|Victoria Falls, 23 million gallons of water crash over the precipice every minute. The largest waterfall in the world, to hear it and feel the rumbling in your chest is quite something, to trek your way through a dense rain forest coming upon it after a 20 minute walk is quite profound. It’s one of my favourite things to do back home, to stand observing the edge and feel dwarfed, to feel inconsequential in the face of it’s magnitude and privileged to be a witness of such awesomeness. Scale is a thing I’ve been considering since Bronze at The Royal Academy and William Klein at Tate Modern last year.
I wrote about seeing Klein, it was like visiting an old friend so full of iconic images on a gigantic scale that couldn’t fail to impress or draw you in. Drinking in the pleasure of the exhibition I went deeper with Klein and found something I didn’t know was there.
Before that show i’d missed the added layer to the mirror work, blown up on a gallery wall the lines and perspective that Klein worked so well make this fashion photo from 1950s Vogue shoot feel intriguingly urban.
Art and photography is usually what I go and see at galleries, but the Bronze show has shifted something in me. If you knew how pedestrian my self taught art appreciation tastes are you’d be as surprised as I am that the two most affecting shows I’ve seen in the last year were a sculpture show and an art installation. Yeah, I can hardly believe it myself, but I’m certainly feeling it.
My first visit to the Bronze at The RA was so absorbing and intense that my brain cut out after Room 5, probably because of the Brancusi bird -all simplicity of form with no details to absorb, it’s just golden and perfect.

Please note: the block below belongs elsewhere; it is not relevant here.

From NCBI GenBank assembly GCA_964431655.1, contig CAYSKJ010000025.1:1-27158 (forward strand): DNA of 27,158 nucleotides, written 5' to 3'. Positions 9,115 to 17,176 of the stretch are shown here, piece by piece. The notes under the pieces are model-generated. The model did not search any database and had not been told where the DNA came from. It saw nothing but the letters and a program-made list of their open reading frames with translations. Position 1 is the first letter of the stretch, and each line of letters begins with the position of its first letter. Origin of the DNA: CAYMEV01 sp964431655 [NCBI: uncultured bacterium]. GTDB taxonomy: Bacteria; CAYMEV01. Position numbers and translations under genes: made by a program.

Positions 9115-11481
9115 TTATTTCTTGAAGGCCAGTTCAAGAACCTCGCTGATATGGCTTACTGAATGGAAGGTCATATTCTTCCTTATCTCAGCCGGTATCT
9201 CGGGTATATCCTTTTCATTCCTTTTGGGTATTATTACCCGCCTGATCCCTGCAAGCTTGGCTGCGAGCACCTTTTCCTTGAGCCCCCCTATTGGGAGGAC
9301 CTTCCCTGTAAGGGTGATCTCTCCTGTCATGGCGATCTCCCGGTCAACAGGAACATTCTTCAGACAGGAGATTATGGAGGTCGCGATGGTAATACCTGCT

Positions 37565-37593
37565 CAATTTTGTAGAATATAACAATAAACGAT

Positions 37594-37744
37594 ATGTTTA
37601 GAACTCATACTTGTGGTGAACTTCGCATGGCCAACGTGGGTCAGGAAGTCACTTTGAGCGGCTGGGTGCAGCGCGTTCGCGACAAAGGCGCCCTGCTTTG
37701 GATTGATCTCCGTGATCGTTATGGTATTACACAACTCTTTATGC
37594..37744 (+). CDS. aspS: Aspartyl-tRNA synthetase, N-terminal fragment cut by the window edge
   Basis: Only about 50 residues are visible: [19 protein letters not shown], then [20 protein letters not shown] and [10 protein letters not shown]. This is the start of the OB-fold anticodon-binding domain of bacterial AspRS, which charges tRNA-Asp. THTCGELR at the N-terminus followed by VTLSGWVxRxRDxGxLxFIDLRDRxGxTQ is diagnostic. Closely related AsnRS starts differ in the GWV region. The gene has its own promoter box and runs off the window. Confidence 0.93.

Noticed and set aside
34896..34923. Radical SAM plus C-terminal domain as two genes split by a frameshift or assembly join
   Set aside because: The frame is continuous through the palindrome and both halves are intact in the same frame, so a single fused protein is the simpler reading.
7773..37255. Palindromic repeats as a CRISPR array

But also there was Boccioni and De Kooning pushing dimension and form in to the realms of science fiction. Giacometti, Louise Bourgeoise and Il Porcelino by Pietro Tacca which reminded me so strongly of the wild boars in Princess Mononoke I almost clapped delightedly at the likeness. That show triggered emotions for me, in addition to the joy of observing some seminal bronze works up real close or actually appreciating the many moving parts of the sculpture making process, there were also the waterfall moments when pieces transitioned from being beautiful to being experiential.
There was one piece that made me revisit that show. The immediate thrill of seeing some of my favourites having dissipated, the pleasure centre of my being wanted, actually needed me to experience Benvenuto Cellini’s Perseus With The Head of Medusa one more time. I went late on the final day, hoping for, if not an empty room then one less crowded than on my first visit.
Commissioned by a Duke de Medici for the Piazza della Signorina in Florence, Perseus holds Medusa’s head in his right hand, held high in triumph for the viewer to see, Perseus’ left foot pins down Medusa’s headless body, sprawled beneath him, her form is as physically accurate as his. Her back arches and her dress flows in ripples like its silk, it’s bronze. Looking up from underneath in to his face his expression is fierce.
It’s bronze but it’s alive. The statue would have joined Michelangelo’s David in the piazza and whilst that seminal work is, too, magnificent, Cellini in one piece produced a narrative climax that transcends the marble perfection that is David. It took my breath away and made me feel small with wonder, i love the intensity of that and i haven’t been able to stop looking at sculpture around town ever since.